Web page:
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||Civil War, George Washington, United States Congress, United States Mint, United States, San Francisco, West Point, New York, Fort Knox, Abraham Lincoln
Did you know that a dollar bill, a five-dollar bill, a ten-dollar bill, and a one hundred-dollar bill all weigh the same? The approximate weight of all U.S. bills is one gram. There are 454 grams in one pound. If you had a pound of one-dollar bills, you would have $454.00!
The U.S. Department of the Treasury has been printing paper bills since 1861. During the Civil War, bills were printed for three cents, five cents, ten cents, twenty-five cents, and fifty cents. The paper "coins" had to be printed because people were saving their metal coins. They knew the metal coins would always be worth something.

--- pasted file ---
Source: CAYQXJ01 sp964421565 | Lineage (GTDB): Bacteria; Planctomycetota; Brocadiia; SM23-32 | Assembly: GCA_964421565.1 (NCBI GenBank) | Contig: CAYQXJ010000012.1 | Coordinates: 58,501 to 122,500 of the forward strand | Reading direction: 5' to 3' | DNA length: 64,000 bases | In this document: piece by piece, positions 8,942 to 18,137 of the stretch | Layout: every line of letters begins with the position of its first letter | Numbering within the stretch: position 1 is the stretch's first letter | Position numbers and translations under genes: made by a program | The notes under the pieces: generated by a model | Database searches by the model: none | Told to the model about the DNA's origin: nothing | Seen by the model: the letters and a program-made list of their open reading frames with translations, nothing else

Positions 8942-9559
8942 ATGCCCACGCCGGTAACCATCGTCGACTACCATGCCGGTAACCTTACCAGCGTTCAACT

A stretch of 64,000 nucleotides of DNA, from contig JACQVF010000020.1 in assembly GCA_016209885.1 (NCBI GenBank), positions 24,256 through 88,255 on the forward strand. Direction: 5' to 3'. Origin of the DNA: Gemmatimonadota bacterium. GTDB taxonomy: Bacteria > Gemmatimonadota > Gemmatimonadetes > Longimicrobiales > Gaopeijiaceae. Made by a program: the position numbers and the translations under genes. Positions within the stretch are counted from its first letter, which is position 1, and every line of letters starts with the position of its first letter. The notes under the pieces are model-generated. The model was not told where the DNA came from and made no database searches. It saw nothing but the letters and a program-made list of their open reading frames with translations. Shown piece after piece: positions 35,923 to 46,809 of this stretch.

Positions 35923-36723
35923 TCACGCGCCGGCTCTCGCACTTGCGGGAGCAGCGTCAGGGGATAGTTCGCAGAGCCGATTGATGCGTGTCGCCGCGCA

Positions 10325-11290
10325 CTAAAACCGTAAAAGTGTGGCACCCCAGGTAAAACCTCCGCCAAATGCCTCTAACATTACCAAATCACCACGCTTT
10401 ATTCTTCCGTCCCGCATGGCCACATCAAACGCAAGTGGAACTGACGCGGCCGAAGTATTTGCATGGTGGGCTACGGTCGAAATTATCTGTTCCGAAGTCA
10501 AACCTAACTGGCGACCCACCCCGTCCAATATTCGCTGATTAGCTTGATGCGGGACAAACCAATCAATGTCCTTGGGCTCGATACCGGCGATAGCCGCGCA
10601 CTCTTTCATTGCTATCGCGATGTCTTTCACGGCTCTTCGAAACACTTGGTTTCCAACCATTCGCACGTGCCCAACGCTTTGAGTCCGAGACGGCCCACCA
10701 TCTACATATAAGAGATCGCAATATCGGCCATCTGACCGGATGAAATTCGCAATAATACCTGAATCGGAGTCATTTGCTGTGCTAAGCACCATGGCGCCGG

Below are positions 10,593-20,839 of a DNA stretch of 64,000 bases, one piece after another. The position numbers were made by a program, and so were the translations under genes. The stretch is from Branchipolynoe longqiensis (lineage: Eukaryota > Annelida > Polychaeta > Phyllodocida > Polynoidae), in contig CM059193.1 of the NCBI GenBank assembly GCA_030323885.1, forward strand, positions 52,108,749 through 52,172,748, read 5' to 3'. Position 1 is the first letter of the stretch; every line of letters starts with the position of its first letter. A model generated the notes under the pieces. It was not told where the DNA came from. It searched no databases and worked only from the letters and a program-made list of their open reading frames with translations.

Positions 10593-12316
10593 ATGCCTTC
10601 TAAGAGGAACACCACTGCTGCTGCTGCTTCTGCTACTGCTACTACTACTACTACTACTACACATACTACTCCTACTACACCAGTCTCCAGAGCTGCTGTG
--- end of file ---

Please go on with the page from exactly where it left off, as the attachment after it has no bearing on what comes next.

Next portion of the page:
The Bureau of Engraving and Printing calls bills "notes." The largest note ever printed was the $100,000 gold certificate. The largest note in use by the general public now is the one hundred-dollar bill.
The average amount of time a one-dollar bill lasts in use is about twenty-one months. One hundred dollar-bills last about eighty-nine months. They last longer because they are not passed from one person to another as many times as one-dollar bills are.
Only one woman has had her picture on American currency notes. Martha Washington's picture was put on one-dollar notes in 1886. Her husband, George Washington, had his picture printed on one-dollar notes in 1869.Paragraphs 6 to 15:
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